The Needs-to-Goals Gap: How informant discrepancies in youth mental health assessments impact service delivery.

TitleThe Needs-to-Goals Gap: How informant discrepancies in youth mental health assessments impact service delivery.
Publication TypeJournal Article
Year of Publication2021
AuthorsReyes ADe Los, Talbott E, Power TJ, Michel JJ, Cook CR, Racz SJ, Fitzpatrick O
JournalClin Psychol Rev
Volume92
Pagination102114
Date Published2021 Dec 21
ISSN1873-7811
Abstract

Over 60 years of research reveal that informants who observe youth in clinically relevant contexts (e.g., home, school)-typically parents, teachers, and youth clients themselves-often hold discrepant views about that client's needs for mental health services (i.e., informant discrepancies). The last 10 years of research reveal that these discrepancies reflect the reality that (a) youth clients' needs may vary within and across contexts and (b) informants may vary in their expertise for observing youth clients within specific contexts. Accordingly, collecting and interpreting multi-informant data comprise "best practices" in research and clinical care. Yet, professionals across settings (e.g., health, mental health, school) vary in their use of multi-informant data. Specifically, professionals differ in how or to what degree they leverage multi-informant data to determine the goals of services designed to meet youth clients' needs. Further, even when professionals have access to multiple informants' reports, their clinical decisions often signal reliance on one informant's report, thereby omitting reports from other informants. Together, these issues highlight an understudied research-to-practice gap that limits the quality of services for youth. We advance a framework-the Needs-to-Goals Gap-to characterize the role of informant discrepancies in identifying youth clients' needs and the goals of services to meet those needs. This framework connects the utility of multi-informant data with the reality that services often target an array of needs within and across contexts, and that making decisions without accurately integrating multiple informants' reports may result in suboptimal care. We review evidence supporting the framework and outline directions for future research.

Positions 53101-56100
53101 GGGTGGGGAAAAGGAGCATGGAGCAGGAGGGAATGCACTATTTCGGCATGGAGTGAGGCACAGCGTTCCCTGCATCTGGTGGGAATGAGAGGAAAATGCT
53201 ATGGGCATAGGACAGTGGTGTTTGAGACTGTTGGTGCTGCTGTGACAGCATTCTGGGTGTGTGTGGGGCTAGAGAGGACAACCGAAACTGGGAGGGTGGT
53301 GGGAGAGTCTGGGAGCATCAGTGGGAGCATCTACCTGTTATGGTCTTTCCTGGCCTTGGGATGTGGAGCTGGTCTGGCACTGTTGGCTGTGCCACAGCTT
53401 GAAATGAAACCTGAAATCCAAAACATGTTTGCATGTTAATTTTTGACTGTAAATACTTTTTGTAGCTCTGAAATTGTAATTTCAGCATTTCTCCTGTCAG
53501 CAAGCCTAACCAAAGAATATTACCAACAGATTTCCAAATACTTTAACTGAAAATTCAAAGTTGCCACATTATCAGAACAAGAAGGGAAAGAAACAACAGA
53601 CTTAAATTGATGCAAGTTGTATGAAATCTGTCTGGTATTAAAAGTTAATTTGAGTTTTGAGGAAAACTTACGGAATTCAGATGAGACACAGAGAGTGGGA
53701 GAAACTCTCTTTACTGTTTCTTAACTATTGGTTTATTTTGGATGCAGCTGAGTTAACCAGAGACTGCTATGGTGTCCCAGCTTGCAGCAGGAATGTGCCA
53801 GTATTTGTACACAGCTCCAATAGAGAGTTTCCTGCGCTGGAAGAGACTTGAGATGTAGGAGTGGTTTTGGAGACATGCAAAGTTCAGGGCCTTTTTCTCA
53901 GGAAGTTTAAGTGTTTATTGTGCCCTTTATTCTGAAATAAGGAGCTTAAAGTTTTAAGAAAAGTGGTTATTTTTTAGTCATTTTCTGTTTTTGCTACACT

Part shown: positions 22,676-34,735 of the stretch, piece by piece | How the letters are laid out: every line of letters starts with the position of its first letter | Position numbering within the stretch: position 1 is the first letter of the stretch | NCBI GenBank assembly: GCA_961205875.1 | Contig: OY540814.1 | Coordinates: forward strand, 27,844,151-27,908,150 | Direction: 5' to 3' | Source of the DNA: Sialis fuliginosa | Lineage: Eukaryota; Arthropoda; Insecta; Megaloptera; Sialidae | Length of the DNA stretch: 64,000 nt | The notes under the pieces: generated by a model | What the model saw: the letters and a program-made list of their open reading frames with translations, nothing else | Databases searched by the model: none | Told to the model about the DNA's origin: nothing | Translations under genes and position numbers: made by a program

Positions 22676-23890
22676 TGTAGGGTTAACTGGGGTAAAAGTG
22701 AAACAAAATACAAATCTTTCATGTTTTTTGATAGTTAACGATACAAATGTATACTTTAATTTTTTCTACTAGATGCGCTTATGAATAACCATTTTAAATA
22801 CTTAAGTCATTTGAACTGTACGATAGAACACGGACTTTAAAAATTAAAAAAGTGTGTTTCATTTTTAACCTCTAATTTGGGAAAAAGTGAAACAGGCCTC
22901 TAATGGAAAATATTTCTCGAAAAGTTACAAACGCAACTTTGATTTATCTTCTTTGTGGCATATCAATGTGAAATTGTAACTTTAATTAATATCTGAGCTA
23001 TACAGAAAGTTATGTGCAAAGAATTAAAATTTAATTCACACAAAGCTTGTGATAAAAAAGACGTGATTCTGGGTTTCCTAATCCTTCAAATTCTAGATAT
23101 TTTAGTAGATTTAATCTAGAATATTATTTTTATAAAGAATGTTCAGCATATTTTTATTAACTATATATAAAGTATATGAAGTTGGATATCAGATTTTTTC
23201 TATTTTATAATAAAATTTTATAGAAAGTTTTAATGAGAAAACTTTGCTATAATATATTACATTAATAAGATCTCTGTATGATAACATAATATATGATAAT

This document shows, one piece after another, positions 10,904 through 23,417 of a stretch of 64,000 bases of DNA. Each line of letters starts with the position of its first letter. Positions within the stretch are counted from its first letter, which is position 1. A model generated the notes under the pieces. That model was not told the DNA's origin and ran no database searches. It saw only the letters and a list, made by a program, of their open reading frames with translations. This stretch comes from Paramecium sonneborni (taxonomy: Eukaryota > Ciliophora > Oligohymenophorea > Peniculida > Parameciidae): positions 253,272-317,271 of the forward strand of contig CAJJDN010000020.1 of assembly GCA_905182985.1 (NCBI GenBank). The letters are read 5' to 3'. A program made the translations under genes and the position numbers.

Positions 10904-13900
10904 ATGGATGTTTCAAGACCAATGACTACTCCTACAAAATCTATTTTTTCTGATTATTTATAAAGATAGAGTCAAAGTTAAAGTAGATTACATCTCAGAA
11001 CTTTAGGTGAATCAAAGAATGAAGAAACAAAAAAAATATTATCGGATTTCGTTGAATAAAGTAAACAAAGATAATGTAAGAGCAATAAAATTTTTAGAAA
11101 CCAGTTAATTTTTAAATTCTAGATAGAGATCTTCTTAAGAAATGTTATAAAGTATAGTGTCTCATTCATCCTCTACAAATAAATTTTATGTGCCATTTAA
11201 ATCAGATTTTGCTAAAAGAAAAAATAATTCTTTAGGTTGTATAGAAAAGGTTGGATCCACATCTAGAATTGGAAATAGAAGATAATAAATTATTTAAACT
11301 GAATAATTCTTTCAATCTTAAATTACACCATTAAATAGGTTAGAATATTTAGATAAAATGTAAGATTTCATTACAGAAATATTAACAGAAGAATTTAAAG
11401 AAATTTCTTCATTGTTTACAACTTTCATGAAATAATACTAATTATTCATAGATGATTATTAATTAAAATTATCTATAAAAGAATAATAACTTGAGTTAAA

DOI10.1016/j.cpr.2021.102114
Alternate JournalClin Psychol Rev
PubMed ID35066239